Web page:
There's a lot of difference between Ford and GM. Just ask anyone who's driven one breed or another all their lives. But the recently-concluded experience that was Mobile World Congress (News - Alert) 2013 showed that there's one more crucial difference between the two firms: how they approach the concept of wireless.
It's not surprising that cars are getting progressively more into mobile. After all, on a certain level, cars are, in fact, mobile devices, so getting mobile connectivity established in what is itself a mobile device makes no small amount of sense. To that end, both companies are looking at getting the job done, but their approaches are rather different.
Ford, for instance, has been busy right out of the gate, focusing on a rapid development approach by turning over most of the online processing and the like to iPhones. This has allowed Ford to bring out several new products and services, like Spotify (News - Alert) for cars as well as a steady expansion of the Ford SYNC program. Better yet, since Ford released the API, it has brought in plenty of interested developers, and around 2,500 of them so far have agreed to work with Ford on developing apps for cars.
GM, meanwhile, has instead been focusing on making the car itself more of a mobile device, partnering with AT&T (News - Alert) to bring wireless connectivity to GM cars next year. While that's allowing Ford to take a substantial lead in terms of connectivity for most of the rest of the year, that's also going to give GM something of an advantage as its connectivity won't depend on having a smartphone. Additionally, there are a lot of possibilities that GM can undertake, like security features and in-car diagnostics, that Ford will be--at least at present--somewhat stymied by.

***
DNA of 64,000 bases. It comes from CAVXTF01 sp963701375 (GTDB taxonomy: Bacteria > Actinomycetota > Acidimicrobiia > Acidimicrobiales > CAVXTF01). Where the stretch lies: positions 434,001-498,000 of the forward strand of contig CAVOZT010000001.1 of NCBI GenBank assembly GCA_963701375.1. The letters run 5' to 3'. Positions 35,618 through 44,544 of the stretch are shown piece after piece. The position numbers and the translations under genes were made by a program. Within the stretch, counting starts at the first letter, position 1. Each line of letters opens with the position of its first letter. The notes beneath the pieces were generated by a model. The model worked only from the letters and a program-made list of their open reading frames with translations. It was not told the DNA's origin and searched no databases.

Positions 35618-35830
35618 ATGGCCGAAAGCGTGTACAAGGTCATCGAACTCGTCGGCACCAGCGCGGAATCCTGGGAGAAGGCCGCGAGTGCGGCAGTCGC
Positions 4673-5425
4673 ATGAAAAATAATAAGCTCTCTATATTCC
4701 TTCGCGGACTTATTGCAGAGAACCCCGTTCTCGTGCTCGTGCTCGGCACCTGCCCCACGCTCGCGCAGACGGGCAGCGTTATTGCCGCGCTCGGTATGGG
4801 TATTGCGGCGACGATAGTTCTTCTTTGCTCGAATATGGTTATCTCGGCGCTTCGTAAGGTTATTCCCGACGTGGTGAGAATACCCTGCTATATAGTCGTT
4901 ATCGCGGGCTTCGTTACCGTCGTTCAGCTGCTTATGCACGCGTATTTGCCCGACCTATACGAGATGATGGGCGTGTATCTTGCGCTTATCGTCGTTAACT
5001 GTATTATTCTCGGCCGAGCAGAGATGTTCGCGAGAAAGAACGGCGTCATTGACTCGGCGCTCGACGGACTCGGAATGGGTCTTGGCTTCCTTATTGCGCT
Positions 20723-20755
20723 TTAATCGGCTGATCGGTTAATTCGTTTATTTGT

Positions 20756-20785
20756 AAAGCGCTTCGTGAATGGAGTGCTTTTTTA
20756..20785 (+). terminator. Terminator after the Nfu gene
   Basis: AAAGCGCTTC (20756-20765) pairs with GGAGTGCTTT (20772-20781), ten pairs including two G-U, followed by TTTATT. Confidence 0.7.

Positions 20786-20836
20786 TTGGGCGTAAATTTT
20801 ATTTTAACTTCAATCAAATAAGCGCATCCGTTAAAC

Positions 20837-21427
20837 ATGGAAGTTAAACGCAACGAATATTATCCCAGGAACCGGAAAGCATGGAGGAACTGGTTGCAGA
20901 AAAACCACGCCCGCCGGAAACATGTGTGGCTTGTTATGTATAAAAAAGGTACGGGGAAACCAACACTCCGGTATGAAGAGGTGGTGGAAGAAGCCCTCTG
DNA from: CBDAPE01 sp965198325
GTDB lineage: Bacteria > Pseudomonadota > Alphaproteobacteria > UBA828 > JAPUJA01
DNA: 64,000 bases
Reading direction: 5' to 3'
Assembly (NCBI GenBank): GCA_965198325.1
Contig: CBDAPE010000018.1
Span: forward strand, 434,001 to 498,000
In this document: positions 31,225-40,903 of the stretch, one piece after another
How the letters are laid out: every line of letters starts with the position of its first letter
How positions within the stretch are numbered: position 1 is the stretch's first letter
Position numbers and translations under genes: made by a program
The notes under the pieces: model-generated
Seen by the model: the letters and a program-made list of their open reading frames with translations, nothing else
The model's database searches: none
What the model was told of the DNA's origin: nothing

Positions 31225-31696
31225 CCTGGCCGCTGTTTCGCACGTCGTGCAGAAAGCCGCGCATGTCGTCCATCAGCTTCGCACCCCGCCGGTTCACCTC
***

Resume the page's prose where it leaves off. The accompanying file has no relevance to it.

That's quite a bit to consider in and of itself, but it's not just cars that are gaining ground in the wireless field. Sports venues are increasingly offering wireless connectivity so that fans can live-tweet games and the like. While current offerings are spotty, and many places haven't caught up the way they should, the fact remains that it's at the very least on the to-do lists for a lot of different venues. Consider further the rise of the so-called "tweet seat" in music venues that allow for connectivity, and a bit of promotion by way of social media.
There are great opportunities to be had with wireless connectivity. Symphonies can use it to draw crowds with social media, sports arenas can use it to let fans keep better track of the action on the floor from anywhere in the stadium, and cars can use it to provide a whole new way for drivers to keep track of where they are and keep themselves entertained in the process. Wireless connectivity is becoming steadily more important, and those firms not prepared for such a change may well find themselves aced out of the market by those firms who are prepared.
Edited by Brooke Neuman